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Lazarus v. Baca

March 17, 2010

STEPHANIE ILENE LAZARUS, PETITIONER,
v.
LEROY D. BACA, SHERIFF OF LOS ANGELES COUNTY; SUPERIOR COURT OF THE STATE OF CALIFORNIA FOR THE COUNTY OF LOS ANGELES, RESPONDENTS.



The opinion of the court was delivered by: George H. King United States District Judge

ORDER SUMMARILY DISMISSING ACTION

On February 25, 2010, petitioner filed a document entitled "Petition for Writ of Habeas Corpus Pursuant to 28 U.S.C. § 2254" (the "Petition" or "Pet."). Petitioner alleges that she is being held for trial in Los Angeles County on a charge of one count of murder in violation of California Penal Code section 187 ("Section 187"). Petitioner contends that she is being unlawfully confined pursuant to an order setting bail at $10 million. Petitioner contends that the bail order violates the Fourteenth Amendment's Due Process Clause and the Fifth, Eighth, and Fourteenth Amendments' prohibitions against excessive bail. Petitioner requests that the Court issue a writ of habeas corpus setting "reasonable bail" for petitioner pending trial; or, in the alternative, directing respondent Los Angeles County Superior Court to show cause why the bail order should not be vacated and reasonable bail not be ordered. (Pet. at 5.)

The Court finds that summary dismissal of the Petition pursuant to Younger v. Harris, 401 U.S. 37, 45-46, 91 S.Ct. 746, 27 L.Ed. 2d 669 (1971) is warranted.

I. ALLEGATIONS

Petitioner alleges, in pertinent part, that she is a Los Angeles Police Department ("LAPD") detective, and has been employed by the LAPD since 1983. Petitioner is the defendant in People of the State of California v. Stephanie Ilene Lazarus, Los Angeles County Superior Court Case No. BA357423. Petitioner alleges that on June 5, 2009, she was arrested and charged, prior to a preliminary hearing, with one count of murder in violation of Section 187. The murder in question is alleged to have occurred on February 24, 1986. (Pet. at 1.) The complaint also alleged a special circumstance of burglary or attempted burglary in violation of California Penal Code section 460, within the meaning of California Penal Code section 190.2(a)(17). (Id. at 1-2.) Because of the special circumstance allegation, petitioner was subject to capital prosecution and held without bail prior to preliminary hearing. (Id. at 2.)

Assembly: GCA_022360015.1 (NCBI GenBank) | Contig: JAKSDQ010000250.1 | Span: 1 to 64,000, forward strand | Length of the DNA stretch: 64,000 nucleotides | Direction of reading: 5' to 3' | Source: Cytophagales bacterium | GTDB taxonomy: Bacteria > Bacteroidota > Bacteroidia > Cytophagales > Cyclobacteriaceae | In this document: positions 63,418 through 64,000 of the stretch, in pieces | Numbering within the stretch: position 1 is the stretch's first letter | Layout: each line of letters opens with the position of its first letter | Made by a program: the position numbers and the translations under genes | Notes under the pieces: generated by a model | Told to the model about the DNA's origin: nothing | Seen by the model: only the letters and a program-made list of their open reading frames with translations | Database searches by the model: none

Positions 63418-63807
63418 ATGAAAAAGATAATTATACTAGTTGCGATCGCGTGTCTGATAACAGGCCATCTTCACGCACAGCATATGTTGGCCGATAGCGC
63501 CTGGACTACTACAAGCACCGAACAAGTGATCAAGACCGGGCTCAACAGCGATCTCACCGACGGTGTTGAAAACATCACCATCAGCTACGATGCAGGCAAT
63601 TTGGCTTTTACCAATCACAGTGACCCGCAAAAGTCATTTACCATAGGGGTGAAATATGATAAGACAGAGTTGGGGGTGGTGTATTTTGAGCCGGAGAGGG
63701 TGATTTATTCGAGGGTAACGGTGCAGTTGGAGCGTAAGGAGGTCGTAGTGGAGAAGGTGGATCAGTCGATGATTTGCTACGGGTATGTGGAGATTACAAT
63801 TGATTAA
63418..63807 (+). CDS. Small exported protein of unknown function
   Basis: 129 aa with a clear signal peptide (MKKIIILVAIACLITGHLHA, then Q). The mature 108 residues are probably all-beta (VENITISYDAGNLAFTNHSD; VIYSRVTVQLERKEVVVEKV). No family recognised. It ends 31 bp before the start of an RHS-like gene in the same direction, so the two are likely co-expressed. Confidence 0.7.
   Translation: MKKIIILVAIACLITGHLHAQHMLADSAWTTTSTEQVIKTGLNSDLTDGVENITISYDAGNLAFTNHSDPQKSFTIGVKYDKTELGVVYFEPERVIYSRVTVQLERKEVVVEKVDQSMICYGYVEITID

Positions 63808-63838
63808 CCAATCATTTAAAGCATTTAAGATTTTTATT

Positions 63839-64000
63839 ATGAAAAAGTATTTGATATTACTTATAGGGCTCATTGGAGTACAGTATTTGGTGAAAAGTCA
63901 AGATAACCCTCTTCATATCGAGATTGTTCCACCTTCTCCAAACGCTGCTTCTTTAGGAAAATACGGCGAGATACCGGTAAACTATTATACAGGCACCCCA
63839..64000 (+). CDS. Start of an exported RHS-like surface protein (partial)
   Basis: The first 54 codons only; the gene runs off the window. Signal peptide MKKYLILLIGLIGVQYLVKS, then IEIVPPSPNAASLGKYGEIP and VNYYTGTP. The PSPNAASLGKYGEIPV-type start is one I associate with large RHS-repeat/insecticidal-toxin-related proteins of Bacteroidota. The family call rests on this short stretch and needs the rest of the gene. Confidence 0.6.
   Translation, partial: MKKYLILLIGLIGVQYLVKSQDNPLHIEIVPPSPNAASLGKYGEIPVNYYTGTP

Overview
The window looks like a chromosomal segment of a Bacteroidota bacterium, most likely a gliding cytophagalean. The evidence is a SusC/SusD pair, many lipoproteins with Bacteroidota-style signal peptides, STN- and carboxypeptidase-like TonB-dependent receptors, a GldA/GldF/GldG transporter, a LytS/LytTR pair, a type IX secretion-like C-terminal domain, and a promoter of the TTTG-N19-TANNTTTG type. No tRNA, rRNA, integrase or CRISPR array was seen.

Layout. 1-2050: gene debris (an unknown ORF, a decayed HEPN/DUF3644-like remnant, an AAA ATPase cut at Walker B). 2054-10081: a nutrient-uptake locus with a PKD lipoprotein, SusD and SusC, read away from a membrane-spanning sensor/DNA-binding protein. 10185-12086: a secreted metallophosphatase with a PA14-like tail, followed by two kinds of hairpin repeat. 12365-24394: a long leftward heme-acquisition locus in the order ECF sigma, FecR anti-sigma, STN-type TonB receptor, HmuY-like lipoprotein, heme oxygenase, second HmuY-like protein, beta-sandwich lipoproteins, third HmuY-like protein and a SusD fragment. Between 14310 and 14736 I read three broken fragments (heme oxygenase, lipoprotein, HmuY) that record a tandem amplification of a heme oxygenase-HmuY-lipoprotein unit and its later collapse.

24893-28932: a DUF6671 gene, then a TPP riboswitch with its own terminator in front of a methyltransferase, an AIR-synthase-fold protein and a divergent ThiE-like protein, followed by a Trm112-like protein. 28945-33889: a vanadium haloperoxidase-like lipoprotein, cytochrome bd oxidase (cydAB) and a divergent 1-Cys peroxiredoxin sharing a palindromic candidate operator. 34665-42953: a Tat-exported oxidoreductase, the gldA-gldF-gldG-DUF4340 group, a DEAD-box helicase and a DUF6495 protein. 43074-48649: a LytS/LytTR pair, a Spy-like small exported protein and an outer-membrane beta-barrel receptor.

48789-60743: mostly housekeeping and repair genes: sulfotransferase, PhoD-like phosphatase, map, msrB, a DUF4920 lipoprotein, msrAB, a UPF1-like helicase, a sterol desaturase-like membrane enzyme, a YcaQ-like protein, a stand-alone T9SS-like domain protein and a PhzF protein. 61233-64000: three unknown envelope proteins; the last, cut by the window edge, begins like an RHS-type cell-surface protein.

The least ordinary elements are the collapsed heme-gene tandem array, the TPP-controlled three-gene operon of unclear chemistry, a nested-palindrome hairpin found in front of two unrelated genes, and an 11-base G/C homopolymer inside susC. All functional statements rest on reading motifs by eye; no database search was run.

The prosecution moved to amend the complaint to allege an additional special circumstance allegation of lying in wait in violation of California Penal Code section 190.2(a)(15). (Id. at 2.) At the December 10, 2009 conclusion of petitioner's preliminary hearing, the state court dismissed both special circumstance allegations due to insufficient evidence. This rendered petitioner eligible for bail. (Id.) On December 18, 2009, petitioner was arraigned on an information alleging one count of murder and a special allegation of use of a firearm within the meaning of California Penal Code section12022.5(a). (Id.)